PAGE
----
Patients were classified into 3 groups which were non-chikungunya fever (non CHIKF), mild CHIKF and severe CHIKF as previously described and includes samples from patients described previously [27]. After centrifugation to obtain plasma, red blood cells were eliminated by using red cell lysis buffer. White blood cell (WBCs) pellets were collected after centrifugation and the supernatant removed before storage at -80°C. For protein isolation cell pellets were resuspended in sterile distilled water and sonicated six times for five minutes and proteins precipitated with acetone before centrifugation at 9,200 × g for 30 minutes. The pellets were resuspended in 0.5% SDS and the protein concentration was determined using Bradford reagent (Bio-Rad, Hercules, CA). A total of 20 μg of protein from 5 samples per group (non CHIKF), mild CHIKF and severe CHIKF) were separated by 12.5% SDS-PAGE. Gels were stained with colloidal coomassie blue and each lane was cut into 13 slices according to the size of the separated proteins. Each gel slice was cut into 1 mm3 and the proteins inside the gel plugs were subjected to tryptic digestion as previously described [24].

LC MS/MS

After tryptic digestion, the dry samples were dissolved in 12 μl/well of 0.1% formic acid in LC-MS grade water and analysis of tryptic peptides was performed using a SYNAPTTM HDMS mass spectrometer (Waters Corp., Manchester, UK). For all measurements, the mass spectrometer was operated in the V-mode of analysis with a resolution of at least 10,000 full-width half-maximum. All analyses were performed using the positive nanoelectrospray ion mode. The time-of-flight analyzer of the mass spectrometer was externally calibrated with [Glu1]fibrinopeptide B from m/z 50 to 1600 with acquisition lock mass corrected using the monoisotopic mass of the doubly charged precursor of [Glu1]fibrinopeptide B. The reference sprayer was sampled with a frequency of 20 sec. Accurate mass LC-MS data were acquired with data direct acquisition mode. The energy of trap was set at a collision energy of 6 V. In transfer collision energy control, low energy was set at 4 V. The quadrupole mass analyzer was adjusted such that ions from m/z 300 to 1800 were efficiently transmitted. The MS\MS survey is over range 50 to 1990 Da and scan time was 0.5 sec.

Protein quantitation and identification

For proteins quantitation, DeCyder MS Differential Analysis software (DeCyderMS, GE Healthcare) was used and data from DeCyderMS were submitted to database search using the Mascot software (Matrix Science, London, UK) as described previously [24]. The data was searched against the NCBI database for protein identification. Database interrogation was; taxonomy (Homo sapiens or Alphavirus); enzyme (trypsin); variable modifications (carbamidomethyl, oxidation of methionine residues); mass values (monoisotopic); protein mass (unrestricted); peptide mass tolerance (1.2 Da); fragment mass tolerance (±0.6 Da), peptide charge state (1+, 2+ and 3+) and max missed cleavages (3). The maximum value of each group was used to determine the presence or absence of each identified protein.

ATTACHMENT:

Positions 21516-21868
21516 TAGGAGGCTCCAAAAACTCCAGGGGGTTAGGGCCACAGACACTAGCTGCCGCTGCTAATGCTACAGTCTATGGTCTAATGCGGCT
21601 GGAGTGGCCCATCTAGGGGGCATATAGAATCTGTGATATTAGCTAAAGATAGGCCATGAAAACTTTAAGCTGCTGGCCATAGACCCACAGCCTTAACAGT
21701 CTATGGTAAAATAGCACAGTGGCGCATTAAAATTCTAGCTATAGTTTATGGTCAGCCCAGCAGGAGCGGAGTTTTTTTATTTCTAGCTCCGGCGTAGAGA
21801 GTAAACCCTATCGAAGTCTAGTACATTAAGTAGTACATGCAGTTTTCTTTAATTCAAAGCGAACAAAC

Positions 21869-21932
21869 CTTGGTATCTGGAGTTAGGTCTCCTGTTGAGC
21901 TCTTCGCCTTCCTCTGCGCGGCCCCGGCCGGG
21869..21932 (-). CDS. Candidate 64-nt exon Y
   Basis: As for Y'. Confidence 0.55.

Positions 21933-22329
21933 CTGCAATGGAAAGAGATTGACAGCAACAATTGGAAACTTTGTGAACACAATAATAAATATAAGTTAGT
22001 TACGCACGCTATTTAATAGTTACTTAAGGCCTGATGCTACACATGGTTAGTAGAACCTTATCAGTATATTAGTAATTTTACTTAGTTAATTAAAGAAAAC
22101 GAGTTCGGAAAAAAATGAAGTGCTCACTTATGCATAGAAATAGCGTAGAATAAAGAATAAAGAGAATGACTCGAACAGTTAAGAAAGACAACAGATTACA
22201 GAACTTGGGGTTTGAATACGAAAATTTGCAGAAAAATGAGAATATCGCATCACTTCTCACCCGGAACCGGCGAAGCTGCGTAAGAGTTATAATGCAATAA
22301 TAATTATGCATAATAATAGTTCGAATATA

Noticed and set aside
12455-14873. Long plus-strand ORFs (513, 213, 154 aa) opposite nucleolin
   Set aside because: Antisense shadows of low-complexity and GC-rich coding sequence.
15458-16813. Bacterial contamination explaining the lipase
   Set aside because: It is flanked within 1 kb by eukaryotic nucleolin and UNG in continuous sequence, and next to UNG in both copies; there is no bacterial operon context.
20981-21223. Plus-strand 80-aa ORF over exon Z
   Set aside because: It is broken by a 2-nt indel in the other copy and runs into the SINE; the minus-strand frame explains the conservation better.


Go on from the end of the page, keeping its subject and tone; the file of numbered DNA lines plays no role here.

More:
Quantitative real time PCR

Total RNA was extracted from white blood cells obtained from non-CHIKF febrile disease (n = 2), mild CHIKF (n = 3) and severe CHIKF (n = 2) patients using TRI Reagent® (Molecular Research Center, Inc., Cincinnati, OH). Samples were treated with Dnase I (Promaga, Madison, WI) to remove genomic DNA before cDNA generation using oligo-dT (Bio Basic, Inc.) and Improm-II™ reverse transcriptase enzyme (Promega). The generated cDNA was use as template for quantitative real time PCR performed based on the SYBR system using thekAPA SYBR® FAST qPCRkit 2× Master Mix (Kapa Biosystems Inc., Woburn, MA) in a Mastercycler® ep realplex real-time PCR system (Eppendorf AG, Hamburg, Germany). Synthesis was carried out at an initial 95°C for 3 min followed by denaturation at 95°C for 10 seconds, annealing at 60°c for 30 seconds and extention at 72°C for 20 secs for 40 cycle using primers for caspase 1 (caspase-1fw: 5′-ACCAGGAAACGGAAACAGAGTGGT-3′ and (caspase-1rv: 5′-CTGCCCACAGACATTCATACA-3′) and actin (Actinfw :5′-ACCAACTGGGACGACATGGAGAAA-3′) and (Actinrv: 5′-TAGCACAGCCTGGATAGCAACGTA-3′). The relative expression levels of caspase 1 mRNA was normalized to actin using the comparative CT method (2-∆CT method). The fold change in expression between the non-CHIKF patients and CHIKF patients was calculated as 2-∆CT (CHIKF patients)/ 2-∆CT (non-CHIKF patients).

Results and discussion

Whole white blood cells were collected from 5 febrile non-CHIKF patients, 5 mild and 5 severe CHIKF patients. Samples were collected from a subset of patients examined for viral load by qRT-PCR as previously reported [27]. The samples used in this study came from patients with viral loads of log10 8.6 +/- 1.17 and log10 8.9 +/- 1.17 for mild and severe respectively, which was in close agreement with the values of log10 8.3 +/- 1.1 and log10 8.53 +/- 0.9 for mild and severe CHIKV patients respectively as previously reported [27].

Proteins were isolated and separated by one-dimension 12.5% SDS-PAGE and each lane was cut into 13 slices (See Additional file 1: Figure S1). The individual slices were diced into 1 mm3 portions and proteins subjected to in gel tryptic digestion. The resulting peptides were analyzed by MS/MS and the resulting data was analyzed with DeCyder MS Differential Analysis software and submitted to database search using the Mascot program.

The data was initially searched against the Mascot Alphavirus database and multiple matches to Alphavirus polyprotein and individual structural and non-structural proteins were detected. The data was further sub-selected to highlight matches to CHIKV proteins as shown in Figure 1, and, importantly, matches were limited to cases of mild and severe CHIKF. As shown in Additional file 2 peptide mass matches were found to peptides for all four non-structural proteins. The matches with non-structural proteins supports that at least a subset of the cells are permissive for viral replication as non-structural proteins do not comprise any part of the CHIKV virion, and additionally supports studies that have shown monocytes to be a target cell for CHIKV [12].
Figure 1